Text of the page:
I am currently reading the book Believers: A Journey into Evangelical America by Jeffery Sheler, published in 2006. There is a chapter about Wheaton College in Illinois, which is generally considered one of the best, if not the best, evangelical college in the nation. Sheler recounts part of a conversation he had with Dorothy Chappell, dean of natural and social sciences.
“Our students are recognized as among the best,” she said. “That must say something about our program. We don’t teach Christian science here. We teach science, period. It’s the same science as the University of Illinois teaches, or the University of Chicago.”
Sounds good, but things soon start getting weird.
Skipping ahead a bit we find this:
“We do believe that God created the universe, and that Adam and Eve were the first humans,” Chappell said. “But we are agnostic as to how God did it.” In practical terms, that means the school doesn’t push what Chappell called “young earth creationism”–a view drawn from a literal interpretation of Genesis that asserts that God created the universe in six twenty-four hour days just a few thousand years ago.
Sheler now cites the familiar Gallup polling data that shows widespread public support for YEC. Then comes this:
At the same time, she said, Wheaton’s acceptance of evolutionary theory is limited to changes within a species rather than the widely held view that humans evolved from apes. “There is no assent given here to the vew that Adam and Eve descended from hominids.”
So what happens when the two sources of data — revealed truth and natural truth — seem to be in conflict?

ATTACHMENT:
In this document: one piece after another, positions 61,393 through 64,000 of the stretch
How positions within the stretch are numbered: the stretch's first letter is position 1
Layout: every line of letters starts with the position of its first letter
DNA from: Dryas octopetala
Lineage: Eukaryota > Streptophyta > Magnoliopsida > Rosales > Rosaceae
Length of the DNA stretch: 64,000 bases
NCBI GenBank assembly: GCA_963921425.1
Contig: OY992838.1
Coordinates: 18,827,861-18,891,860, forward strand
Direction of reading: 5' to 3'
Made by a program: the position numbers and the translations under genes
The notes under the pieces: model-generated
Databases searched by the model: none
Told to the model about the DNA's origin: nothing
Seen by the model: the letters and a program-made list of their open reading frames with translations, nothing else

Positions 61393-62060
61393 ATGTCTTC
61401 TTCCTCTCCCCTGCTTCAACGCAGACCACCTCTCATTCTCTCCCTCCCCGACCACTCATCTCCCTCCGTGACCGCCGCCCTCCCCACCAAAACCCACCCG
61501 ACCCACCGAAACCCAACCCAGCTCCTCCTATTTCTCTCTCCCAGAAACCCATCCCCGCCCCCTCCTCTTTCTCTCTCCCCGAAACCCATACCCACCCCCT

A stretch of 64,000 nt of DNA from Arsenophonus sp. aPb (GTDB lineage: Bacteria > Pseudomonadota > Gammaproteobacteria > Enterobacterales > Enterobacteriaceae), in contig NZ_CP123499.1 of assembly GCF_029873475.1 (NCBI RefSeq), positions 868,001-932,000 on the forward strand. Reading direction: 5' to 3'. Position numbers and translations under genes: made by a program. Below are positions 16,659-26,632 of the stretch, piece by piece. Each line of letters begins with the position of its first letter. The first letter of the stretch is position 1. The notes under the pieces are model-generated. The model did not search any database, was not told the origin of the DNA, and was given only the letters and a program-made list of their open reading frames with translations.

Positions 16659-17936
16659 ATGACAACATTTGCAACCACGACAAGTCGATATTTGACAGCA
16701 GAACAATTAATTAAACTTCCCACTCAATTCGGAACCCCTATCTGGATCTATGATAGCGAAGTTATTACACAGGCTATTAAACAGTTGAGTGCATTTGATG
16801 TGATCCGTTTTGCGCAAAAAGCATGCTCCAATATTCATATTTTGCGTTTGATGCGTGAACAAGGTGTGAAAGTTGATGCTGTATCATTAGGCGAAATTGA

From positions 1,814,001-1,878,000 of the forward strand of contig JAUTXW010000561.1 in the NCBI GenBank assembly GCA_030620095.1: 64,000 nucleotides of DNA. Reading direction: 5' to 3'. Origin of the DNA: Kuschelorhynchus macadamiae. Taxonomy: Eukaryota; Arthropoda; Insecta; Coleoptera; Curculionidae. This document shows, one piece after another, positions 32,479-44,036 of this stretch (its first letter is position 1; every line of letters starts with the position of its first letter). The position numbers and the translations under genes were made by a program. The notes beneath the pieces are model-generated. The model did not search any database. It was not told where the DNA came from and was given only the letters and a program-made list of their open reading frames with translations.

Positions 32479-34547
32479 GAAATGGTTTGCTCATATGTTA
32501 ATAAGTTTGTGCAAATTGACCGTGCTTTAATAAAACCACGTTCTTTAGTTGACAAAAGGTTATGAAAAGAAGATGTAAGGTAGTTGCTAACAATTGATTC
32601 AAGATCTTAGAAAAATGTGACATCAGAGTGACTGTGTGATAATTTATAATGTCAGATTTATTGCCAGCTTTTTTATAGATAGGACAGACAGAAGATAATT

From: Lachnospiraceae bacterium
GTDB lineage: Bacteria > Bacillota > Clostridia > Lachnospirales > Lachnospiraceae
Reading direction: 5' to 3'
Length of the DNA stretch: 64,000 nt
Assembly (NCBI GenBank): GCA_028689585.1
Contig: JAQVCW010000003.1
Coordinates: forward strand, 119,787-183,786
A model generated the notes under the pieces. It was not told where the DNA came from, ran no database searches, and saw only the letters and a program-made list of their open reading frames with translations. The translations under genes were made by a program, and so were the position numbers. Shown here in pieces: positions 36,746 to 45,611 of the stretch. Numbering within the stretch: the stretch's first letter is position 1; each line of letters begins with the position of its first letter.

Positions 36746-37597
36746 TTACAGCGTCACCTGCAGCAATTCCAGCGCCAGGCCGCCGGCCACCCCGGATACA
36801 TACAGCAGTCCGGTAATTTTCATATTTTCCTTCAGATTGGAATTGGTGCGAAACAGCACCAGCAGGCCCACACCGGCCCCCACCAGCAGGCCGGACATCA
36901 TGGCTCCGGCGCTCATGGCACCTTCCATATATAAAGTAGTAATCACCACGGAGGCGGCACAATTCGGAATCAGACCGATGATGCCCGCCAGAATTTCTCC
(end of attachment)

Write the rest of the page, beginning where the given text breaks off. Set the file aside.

“It means we haven’t interpreted the data correctly,” Chappell said, “Either we’ve missed something in our science or we are failing to understand the scriptures correctly. We’re not afraid here of exploring truth. That’s what scientific research is all about. That’s what life is about.
If Wheaton is teaching that evolution only occurs within a species, or that there was a time when there were exactly two human beings on the planet and that they appeared without the benefit of an evolutionary history, then they are manifestly not teaching the same science as the University of Illinois or the University of Chicago. What Chappell describes here is old-earth creationism, and it is tantamount to rejecting evolution.
Assuming that this description of Wheaton’s approach to evolutionary biology is still valid, then I find it interesting that the foremost evangelical college in the country has not made its peace with evolution. I suspect that Chappell, and the other Wheaton faculty who give no assent to the idea that Adam and Eve descended from earlier hominids, are well-familiar with the various schemes of theistic evolution people have devised. They just do not find them credible.